summer night

night settles like a cooling ember—-
the lingering heat & humidity
hosting fireflies & the chips
of crickets

the sky is still blue,
but in moments, it’ll be dark
& the porch lights will come on,
ushering those who linger indoors



                         If the monkey’s here, who’s in the coffin?

Apparently some Irish Setter
dug a mediocre hole out back.
En voila: the chewed up pelt
and well knawed little primate’s
bones are spread out
on the parquet floor,
a late beloved pet.

Strychnine’s what it was
that done the other victim in,
the late regrettable wife.


My Garden, My Altar 

Lead me, my mother, my soil,

my sun. Lead me to my forever 

home, soil beneath my feet.

You tempt me, mother, before I labor.  

I live to worship you in the cool

of the morning, before the leaves wilt. 


C in Country 18

Ever had a day that didn’t go well?

Country music is there for you even then–
especially then. The whole world could be
on fire, but some country musician had it
worse and they’re there to commiserate, to let you
cry hot mad tears or to drive another nail
in your coffin or to walk the floors 
back and forth. Country music says,
let the hurt out and come back singing
just a little bit later on. You’ll manage.

And it’s true. It’s not going to rain forever. 
Sometimes things just feel that way.


blue and yellow

Friday evening and Miles Davis kind of blue
wind is blowing as if there might be a storm
summer is offering her entirety
even though she won’t officially arrive until Sunday
I’m thankful, for once, for what lies ahead
the sun shining, through a tree, is the biggest promise of all
why don’t we say, “I’m yellow”, like we refer to being blue? 
happy but for a moment before the world unforgivingly switches the color scheme again


Next Time

I’m sitting in my car,
all dressed up,
waiting for friends 
that will never come.

The excitement over it all
feels so far away now-
almost as if it wasn’t even real.

The new outfit I bought
just for this
doesn’t feel nearly as cute
as it once did.

I check my watch again,
take one last glance 
just to see if it was all a trick,
just in case someone showed up.

But it’s still just me,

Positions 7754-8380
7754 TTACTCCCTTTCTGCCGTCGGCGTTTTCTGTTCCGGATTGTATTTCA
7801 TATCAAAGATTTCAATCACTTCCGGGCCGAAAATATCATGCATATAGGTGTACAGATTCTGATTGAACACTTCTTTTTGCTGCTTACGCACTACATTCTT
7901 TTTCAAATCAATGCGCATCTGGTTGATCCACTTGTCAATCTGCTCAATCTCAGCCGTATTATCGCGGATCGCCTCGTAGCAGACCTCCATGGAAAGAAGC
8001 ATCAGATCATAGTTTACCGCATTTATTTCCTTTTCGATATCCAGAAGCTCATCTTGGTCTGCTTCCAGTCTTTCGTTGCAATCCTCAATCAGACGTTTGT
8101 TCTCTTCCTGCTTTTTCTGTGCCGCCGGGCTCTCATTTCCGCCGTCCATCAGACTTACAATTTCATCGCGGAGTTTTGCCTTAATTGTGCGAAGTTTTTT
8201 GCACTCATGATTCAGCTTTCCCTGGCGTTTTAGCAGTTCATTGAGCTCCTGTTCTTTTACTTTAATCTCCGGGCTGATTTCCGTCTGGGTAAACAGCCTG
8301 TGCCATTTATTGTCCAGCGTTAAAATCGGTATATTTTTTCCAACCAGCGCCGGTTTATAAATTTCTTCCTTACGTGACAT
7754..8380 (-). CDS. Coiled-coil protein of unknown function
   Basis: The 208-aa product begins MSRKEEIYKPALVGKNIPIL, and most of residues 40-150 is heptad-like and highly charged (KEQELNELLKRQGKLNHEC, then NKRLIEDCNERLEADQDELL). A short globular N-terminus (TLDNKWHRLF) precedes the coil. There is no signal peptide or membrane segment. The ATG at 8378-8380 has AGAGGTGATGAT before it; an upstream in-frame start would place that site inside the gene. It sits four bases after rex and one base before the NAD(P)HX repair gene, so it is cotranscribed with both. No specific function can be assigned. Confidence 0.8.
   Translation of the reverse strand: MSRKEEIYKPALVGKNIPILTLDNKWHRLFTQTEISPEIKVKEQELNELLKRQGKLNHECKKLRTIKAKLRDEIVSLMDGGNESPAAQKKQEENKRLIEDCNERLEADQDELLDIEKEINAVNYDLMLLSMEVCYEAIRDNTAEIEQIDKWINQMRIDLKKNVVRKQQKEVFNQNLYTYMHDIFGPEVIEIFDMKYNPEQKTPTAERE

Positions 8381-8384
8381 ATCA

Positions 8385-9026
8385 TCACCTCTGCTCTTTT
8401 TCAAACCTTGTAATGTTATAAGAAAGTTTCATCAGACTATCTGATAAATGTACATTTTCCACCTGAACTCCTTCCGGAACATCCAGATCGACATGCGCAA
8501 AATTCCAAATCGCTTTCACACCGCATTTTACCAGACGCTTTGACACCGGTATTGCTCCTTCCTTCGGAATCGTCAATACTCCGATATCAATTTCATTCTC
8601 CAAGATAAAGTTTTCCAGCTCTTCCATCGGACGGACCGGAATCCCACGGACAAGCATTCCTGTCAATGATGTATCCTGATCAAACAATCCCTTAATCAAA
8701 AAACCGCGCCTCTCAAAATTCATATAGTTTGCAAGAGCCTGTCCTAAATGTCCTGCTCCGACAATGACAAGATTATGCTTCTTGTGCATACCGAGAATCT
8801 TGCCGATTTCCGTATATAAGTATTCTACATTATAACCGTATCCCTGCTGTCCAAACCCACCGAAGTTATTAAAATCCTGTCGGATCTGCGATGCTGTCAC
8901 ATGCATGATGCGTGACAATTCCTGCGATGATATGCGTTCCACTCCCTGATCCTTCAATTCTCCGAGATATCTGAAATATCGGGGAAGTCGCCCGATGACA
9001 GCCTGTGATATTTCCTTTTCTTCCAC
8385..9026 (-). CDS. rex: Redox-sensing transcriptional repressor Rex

so I sigh and turn around,
thinking to myself
“Maybe next time,”
even though I already know
how next time will go.


Summer Haiku

suspended ivy
spills over onto white brick
fiery lillies sprout



I like
the sound
as in

cadge     badge     pledge     ledge      fudge     smudge
hodgepodge     and     digeridoo.

Don’t you?   



(inspired by the “Every Monday” exercise in Natalie Goldberg’s “Writing Down the Bones”)

I am a friend to
every fridge cleaned and in need of cleaning,
every hour, every day of the week, every month,
(word nerds, curd nerds, out-the-boxers), named with all their deific power

I am a friend to
constellations and galaxies: sub/cultures
astrologers and artists: white (noise) space
writers and intuitives: between the lines
crystal and coin collectors: chrono/logic

Once a time I was a friend to
outcasts on principle: This no longer stands.

I am a friend to
role players and cosplayers
musicians and makers
dreamers of dreams
planners and historians
lifecoaches and chefs

Once a time I was a friend to
anyone, at first:
but we all only have so wide of a good side.

I am a friend to
those on the grind and those off grid
campers and hikers and timekeepers
rope jumpers and homeschoolers
farmers, folklorists, librarians, teachers
plant tenders and poem crafters

Once was a time I made too many exceptions.

I am a friend to
the pots and pans and roads that lead to Castlewood Canyon
the Rocky Mountains and aspen, the blue spruce, the bur oak, and the arboretums
thrift stores and friends to go along, art galleries at home and formal, and clever messes and clever organization
Appalachia and the shady understory of every lucky trail and hardy forest
red rocks and waterfalls and myself and the shores I’ll come to know– the water nymphs therein — each footprint that can not long stand


Young blond on Byrd road

Wind tossed her long blond hair
as she walked uphill toward the overpass.
When I drove even with her,
she stopped and tried to look like she was
not going to the lake.

In this poem,
I beg to differ with her.
Black straps above her strapless top
and the bottom of her white short
shorts, exposing her skin tight
one piece suit,
made me want to be carefree again.

She was,
in this poet’s summation,
better suited
for a two-piece bikini
on a blanket near a beach
far removed from Dale Hollow Lake.